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Hooded seal births pup on Vlieland
On the morning of Monday 27 March, a hooded seal gave birth to a pup on the beach of Vlieland. The hooded seal is a seal species that occurs naturally around the polar region, so that makes this very exceptional and special. After consultation with Sealcentre Pieterburen and the local seal guard, police and army have closed the area to the public for the time being. However, this is of limited duration and the centre is concerned about long-term conditions for the pup. Therefore, the centre calls for the animals to rest.
On Monday 27 March, seal guard Willem made a very special discovery on the beach of Vlieland: a hooded seal that had recently given birth to a pup on the beach of Vlieland. Never before had this occurred. Hooded seals are native to the polar region and have one of the shortest nursing periods of all seal species: only four days on average. Therefore, the we are so gratefull that the local police and the army closed off the area around the mother and pup for the time being. Hopefully, the two will be able to get through the suckling period undisturbed.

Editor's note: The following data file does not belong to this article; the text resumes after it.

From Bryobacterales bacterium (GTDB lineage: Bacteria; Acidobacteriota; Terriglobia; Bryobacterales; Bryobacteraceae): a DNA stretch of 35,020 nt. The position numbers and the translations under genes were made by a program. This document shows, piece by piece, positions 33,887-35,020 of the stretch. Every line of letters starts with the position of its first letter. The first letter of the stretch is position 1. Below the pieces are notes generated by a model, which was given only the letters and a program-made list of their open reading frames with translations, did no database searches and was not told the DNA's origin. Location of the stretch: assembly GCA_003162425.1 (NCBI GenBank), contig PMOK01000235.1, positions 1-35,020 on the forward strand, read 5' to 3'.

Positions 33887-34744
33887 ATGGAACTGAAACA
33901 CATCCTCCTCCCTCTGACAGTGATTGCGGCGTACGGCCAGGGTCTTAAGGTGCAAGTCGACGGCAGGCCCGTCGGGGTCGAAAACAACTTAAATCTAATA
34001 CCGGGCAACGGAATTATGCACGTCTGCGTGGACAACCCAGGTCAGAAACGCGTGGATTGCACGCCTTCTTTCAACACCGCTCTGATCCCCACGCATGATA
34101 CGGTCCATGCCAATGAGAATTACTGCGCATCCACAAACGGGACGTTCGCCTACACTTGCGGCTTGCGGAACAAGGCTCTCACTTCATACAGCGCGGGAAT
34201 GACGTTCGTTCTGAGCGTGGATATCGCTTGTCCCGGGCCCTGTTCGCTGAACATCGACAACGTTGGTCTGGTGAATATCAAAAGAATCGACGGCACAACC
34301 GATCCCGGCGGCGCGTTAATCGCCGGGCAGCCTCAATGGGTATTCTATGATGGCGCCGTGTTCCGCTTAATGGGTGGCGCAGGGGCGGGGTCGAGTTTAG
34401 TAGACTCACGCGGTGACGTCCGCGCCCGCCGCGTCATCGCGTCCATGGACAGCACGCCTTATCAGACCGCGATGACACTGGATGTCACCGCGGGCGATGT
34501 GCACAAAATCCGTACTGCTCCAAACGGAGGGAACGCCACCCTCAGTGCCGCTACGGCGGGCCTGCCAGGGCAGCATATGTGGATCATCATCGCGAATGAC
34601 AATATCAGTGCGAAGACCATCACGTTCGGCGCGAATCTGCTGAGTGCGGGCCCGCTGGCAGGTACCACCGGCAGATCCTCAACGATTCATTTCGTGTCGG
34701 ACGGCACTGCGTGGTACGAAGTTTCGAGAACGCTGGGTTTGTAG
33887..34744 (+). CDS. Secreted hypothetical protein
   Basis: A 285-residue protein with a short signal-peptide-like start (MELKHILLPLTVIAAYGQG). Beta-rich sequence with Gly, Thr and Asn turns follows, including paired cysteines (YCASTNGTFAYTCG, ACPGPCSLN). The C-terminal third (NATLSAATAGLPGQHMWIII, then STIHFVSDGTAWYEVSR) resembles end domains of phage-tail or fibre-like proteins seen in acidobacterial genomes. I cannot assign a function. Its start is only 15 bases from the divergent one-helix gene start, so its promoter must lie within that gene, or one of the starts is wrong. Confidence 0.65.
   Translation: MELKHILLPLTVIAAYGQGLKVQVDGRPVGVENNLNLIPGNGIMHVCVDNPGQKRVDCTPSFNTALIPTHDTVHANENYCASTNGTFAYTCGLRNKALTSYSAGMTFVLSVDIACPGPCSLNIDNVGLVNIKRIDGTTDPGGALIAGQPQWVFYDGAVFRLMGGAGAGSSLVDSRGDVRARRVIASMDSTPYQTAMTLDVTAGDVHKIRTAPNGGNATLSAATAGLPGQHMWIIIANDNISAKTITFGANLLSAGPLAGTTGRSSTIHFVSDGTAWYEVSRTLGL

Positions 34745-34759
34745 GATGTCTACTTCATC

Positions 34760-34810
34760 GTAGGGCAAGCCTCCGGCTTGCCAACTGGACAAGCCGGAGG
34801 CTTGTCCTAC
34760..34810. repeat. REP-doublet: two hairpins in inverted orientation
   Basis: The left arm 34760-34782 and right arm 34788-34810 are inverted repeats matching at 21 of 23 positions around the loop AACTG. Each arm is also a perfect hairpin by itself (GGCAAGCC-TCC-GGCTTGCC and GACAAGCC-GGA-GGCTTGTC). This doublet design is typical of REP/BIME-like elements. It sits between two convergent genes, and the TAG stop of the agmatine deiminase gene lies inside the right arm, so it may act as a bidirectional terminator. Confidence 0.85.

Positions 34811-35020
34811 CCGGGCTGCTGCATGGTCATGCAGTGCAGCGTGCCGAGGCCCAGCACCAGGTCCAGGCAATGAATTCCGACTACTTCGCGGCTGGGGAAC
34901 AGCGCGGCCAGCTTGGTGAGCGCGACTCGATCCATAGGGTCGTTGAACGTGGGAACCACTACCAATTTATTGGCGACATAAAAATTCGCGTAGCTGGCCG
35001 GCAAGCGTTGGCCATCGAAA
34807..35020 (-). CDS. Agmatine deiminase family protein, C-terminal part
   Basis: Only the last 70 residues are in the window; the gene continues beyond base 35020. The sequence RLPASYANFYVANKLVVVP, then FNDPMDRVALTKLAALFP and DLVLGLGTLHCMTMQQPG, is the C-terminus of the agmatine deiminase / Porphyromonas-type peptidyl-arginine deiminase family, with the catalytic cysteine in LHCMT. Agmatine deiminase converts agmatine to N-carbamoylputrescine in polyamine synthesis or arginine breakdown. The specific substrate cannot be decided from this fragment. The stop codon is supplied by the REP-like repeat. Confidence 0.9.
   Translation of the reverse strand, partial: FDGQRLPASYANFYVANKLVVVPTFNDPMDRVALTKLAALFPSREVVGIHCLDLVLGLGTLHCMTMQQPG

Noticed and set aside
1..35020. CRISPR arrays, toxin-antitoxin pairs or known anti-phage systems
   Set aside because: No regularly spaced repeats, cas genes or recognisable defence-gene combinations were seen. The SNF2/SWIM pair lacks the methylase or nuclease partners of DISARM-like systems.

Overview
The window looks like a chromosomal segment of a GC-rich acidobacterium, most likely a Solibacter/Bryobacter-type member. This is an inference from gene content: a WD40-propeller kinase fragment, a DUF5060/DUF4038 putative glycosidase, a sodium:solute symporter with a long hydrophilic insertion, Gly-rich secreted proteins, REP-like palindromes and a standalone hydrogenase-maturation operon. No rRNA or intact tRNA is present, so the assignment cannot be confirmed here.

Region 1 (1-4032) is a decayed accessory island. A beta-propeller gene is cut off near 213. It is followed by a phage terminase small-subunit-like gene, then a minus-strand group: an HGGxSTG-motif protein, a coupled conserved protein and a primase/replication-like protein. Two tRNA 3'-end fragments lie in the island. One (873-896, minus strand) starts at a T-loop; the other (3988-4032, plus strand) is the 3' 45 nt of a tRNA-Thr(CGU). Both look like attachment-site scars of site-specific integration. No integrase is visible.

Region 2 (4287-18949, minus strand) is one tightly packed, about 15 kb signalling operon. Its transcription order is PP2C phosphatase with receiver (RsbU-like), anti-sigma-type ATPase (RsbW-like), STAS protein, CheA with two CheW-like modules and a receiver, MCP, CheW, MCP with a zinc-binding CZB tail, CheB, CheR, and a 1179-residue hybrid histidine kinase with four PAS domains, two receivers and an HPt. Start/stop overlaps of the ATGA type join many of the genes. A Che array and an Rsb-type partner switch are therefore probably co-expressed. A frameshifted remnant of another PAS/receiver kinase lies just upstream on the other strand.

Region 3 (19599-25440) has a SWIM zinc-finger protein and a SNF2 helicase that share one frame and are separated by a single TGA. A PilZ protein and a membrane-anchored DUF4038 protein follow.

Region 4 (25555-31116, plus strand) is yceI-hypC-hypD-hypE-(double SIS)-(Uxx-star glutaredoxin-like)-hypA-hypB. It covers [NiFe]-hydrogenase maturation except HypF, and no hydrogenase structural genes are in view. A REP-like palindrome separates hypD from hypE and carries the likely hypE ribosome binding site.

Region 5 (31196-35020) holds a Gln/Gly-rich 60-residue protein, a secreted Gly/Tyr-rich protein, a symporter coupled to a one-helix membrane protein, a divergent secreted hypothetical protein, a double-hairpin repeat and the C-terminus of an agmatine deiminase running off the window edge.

The short suckling period will be followed by a period of fasting for the young animal, during which it will occasionally ingest some fluids through the ice it normally lies on. Then the animal goes hunting in the open waters of the polar region. These conditions are obviously lacking here. The centre is therefore concerned about how the pup will fare afterwards. Either way, it will be important to give the animals rest, and the centre makes the appeal to do so. Moreover, it is working with police and army to find a solution to keep the area closed for longer.
The hooded seal is a seal species listed as "vulnerable" on the IUCN red list. They live mainly around Greenland. Every now and then, young animals sometimes end up elsewhere. Several hooded seals have also been taken in the Netherlands, but 3 times in the past 10 years. In 2013, a young hooded seal came into Sealcentre Pieterburen and in 2014 and 2018 at A Seal in Stellendam.
Photo credit: Gerard Koster Joenje, vlielandplaatjes.nl